31 Oct 2018

Young waka crew follow stars back to New Zealand

From Checkpoint, 5:50 pm on 31 October 2018

A New Zealand ocean voyaging group is relieved to have its canoe - or waka hourua - back home, after an extended sail on the high seas due to bad weather.

Haunui returns to Aotearoa.

Haunui returns to Aotearoa. Photo: Te Toki Waka Hourua / Facebook

The Haunui, a double-hulled voyaging waka, sailed to Norfolk Island in mid-September, with the crew expecting a brief stay before their return to New Zealand, but high swells and unfavourable winds kept sailors sick, and the vessel anchored in the lee of the island for almost three weeks.

Crew members managed the waka day and night while waiting for an opportune time to leave.

The Haunui is strictly powered by the wind, and guided by the stars - so there was no motoring back home. It took ten days to make the 500 nautical mile journey - twice as long as it took to get to Norfolk Island.

But one training navigator, Tiffany Laitame, said time was a premium when on the water.

"The first thing you have to learn is to maintain the waka... your time is really precious," she said.

Tiffany is from Rapa'iti in French Polynesia and said it was difficult at first to understand some of the captain's instructions.

"As a Tahitian I had to learn some of the Māori words, because sometimes the captain would say orders and some of the orders were in Māori, so you have to pick it up really quick."

Watch Alex Perrottet's full video report here:

And finally on a busy morning on Auckland harbour, among motorboats and yachts, the almost-still waters of the Hauraki Gulf were graced by the double-hulled voyaging canoe - a sight seemingly from a past age.

But that's exactly what this project is about.

By the 1970's the indigenous voyaging knowledge only remained alive within a handful of navigators in Micronesia. But bit by bit, and thanks to groups such as Te Toki Waka Hourua, the traditional Pacific ocean navigation is being revitalised and passed on.

Tiffany Laitame is in her thirties, and said she was perfectly placed to learn the skill from elders and pass it on to tamariki.

She said there's a number of different challenges on the waka, not least of all getting on with everybody in such close quarters.

"Sometimes there can be frictions, so we just get prepared before the voyage to be ready to live together," she said.

"So we know how these people react and we can work together as a family."

The Haunui, a double-hulled voyaging waka, out on the open waters.

The Haunui, a double-hulled voyaging waka, out on the open waters. Photo: Facebook / Te Toki Waka Hourua

Before the window of good weather opened at Norfolk Island, the Haunui crew were treated to the islanders' hospitality and learnt of its rich culture.

So prior to raising its sails and heading off, several Norfolk Islanders were invited back to Aotearoa to return the favour.

That is, after ten gruelling days at sea.

Ivy Carr is an 18-year-old Norfolk Islander and very in touch with her own background.

"I'm an islander of Bounty mutineer descent, so I'm surprised they didn't repeat history," she joked.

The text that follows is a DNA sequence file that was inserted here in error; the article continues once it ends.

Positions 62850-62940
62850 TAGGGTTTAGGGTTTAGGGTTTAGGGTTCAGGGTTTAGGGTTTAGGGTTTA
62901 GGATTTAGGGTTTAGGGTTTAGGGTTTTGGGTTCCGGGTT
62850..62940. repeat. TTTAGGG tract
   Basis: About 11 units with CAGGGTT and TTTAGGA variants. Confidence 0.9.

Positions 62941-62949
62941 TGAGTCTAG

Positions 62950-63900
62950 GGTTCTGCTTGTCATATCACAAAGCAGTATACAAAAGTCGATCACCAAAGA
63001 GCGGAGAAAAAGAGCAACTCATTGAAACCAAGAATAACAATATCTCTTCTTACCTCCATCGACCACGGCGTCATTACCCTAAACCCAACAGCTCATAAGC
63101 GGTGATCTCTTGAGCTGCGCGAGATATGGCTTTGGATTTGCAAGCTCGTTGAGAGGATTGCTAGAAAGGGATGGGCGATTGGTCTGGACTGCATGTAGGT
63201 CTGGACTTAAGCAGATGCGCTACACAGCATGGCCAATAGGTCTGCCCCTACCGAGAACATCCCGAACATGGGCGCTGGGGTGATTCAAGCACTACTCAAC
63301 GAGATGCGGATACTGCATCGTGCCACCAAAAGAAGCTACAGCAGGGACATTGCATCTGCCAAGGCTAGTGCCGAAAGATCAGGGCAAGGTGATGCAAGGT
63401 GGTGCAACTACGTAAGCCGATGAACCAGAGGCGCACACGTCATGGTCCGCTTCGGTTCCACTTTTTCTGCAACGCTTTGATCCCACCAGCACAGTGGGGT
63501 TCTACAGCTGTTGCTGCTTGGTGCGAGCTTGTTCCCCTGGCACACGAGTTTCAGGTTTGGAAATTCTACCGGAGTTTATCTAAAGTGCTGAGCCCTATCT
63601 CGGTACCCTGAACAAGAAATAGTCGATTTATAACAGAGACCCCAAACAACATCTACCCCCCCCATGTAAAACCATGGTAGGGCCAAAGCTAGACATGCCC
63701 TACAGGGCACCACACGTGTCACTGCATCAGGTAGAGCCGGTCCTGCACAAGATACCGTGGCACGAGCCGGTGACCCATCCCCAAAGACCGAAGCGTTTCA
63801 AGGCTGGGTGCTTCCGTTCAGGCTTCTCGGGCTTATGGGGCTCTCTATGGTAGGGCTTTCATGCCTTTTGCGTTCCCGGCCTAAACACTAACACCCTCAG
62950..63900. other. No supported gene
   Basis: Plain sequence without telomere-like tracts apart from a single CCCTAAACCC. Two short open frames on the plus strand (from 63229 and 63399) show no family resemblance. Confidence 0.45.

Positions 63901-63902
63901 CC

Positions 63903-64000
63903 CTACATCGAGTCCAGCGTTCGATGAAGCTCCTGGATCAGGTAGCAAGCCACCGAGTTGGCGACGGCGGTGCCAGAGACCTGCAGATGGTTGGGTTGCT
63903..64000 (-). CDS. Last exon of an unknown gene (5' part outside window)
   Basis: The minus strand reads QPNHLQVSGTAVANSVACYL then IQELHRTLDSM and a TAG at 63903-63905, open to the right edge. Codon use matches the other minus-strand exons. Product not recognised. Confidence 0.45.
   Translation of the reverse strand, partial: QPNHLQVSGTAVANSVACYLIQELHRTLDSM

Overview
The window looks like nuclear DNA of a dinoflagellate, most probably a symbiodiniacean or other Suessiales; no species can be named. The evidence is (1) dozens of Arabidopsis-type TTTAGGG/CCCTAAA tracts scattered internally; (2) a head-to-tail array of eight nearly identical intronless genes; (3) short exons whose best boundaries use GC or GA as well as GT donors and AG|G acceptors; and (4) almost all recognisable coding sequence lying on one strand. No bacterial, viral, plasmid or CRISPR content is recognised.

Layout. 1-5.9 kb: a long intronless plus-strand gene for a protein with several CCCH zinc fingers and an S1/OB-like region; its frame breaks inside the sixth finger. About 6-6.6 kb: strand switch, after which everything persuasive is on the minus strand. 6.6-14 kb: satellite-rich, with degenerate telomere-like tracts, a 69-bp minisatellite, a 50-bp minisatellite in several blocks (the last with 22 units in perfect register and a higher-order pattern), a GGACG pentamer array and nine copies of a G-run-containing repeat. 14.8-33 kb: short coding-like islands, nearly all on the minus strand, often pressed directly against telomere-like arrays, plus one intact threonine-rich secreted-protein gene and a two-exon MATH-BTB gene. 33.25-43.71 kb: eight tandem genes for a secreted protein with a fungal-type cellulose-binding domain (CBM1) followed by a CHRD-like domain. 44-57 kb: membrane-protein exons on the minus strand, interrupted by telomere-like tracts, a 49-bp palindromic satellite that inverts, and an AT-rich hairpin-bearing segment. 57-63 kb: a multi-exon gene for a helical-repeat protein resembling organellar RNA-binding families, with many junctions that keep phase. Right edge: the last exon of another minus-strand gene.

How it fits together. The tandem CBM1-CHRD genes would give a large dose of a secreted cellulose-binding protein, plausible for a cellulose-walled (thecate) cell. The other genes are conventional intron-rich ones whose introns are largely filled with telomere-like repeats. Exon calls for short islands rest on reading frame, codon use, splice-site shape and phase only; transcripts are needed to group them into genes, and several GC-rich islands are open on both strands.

But she said nothing she went through on the high seas could have prepared her for the whakatau she received on the shores of Maraetai and the pōwhiri at Umupuia Marae.

"That was something I will never forget in my life," she said.

"It was very emotional... it feels like home, really weird. The rolling hills behind, the cows, the whānau... it was very, very special."

Young Pacific Islanders like Ivy are the prime focus of Te Toki Waka Hourua, as well as young New Zealanders, who are learning the art of navigating by the stars, and understanding how Kupe and his people first travelled to Aotearoa.

Zaran Mackie, a 15-year-old from Whangarei, was part of a group that joined the waka in Northland, at Opua - the first stop to clear customs at Aotearoa after rounding Cape Reinga.

He says the three days on the ocean were better than being on land, and he is keen to learn more.

"For our people, without the waka, without our traditions, we wouldn't have been able to get to New Zealand, we wouldn't have been able to find our way here, so it's a very big part of who I am and who I'm going to become."

Zaran, who plans to join the army, said he appreciated the regime and routines on board.

"Discipline, there's a lot of discipline," he said.

"We do things like anchor-watch, and you're up long hours at night, watching the waka, sailing at night and you've got to have the discipline to make sure you can do it, to stay up and survive, I guess, the lack of sleep, and the lack of food sometimes."

Zaran said there's some basic tasks to do on the waka that many of his peers simply take for granted.

"Fishing... to fish for your food when there's no food left, self-maintaining, you know since we don't have a shower, you've got to wash up somehow so you jump in the water, go for a swim and use some soap - eco-friendly of course!"

Since being built in 2009, The Haunui has sailed to Pacific islands like Fiji, Vanuatu and the Solomon Islands, as well as further afield to Hawai'i and even to the Galapagos Islands and the West Coast of the United States and Mexico.

This voyage was skippered by John-Reid Willison and navigated with the assistance of kuia Liz Peyroux, known affectionately by the crew as 'Mama Liz'.

The visitors are staying at Umupuia Marae in Maraetai for a few days before flying back to Norfolk Island.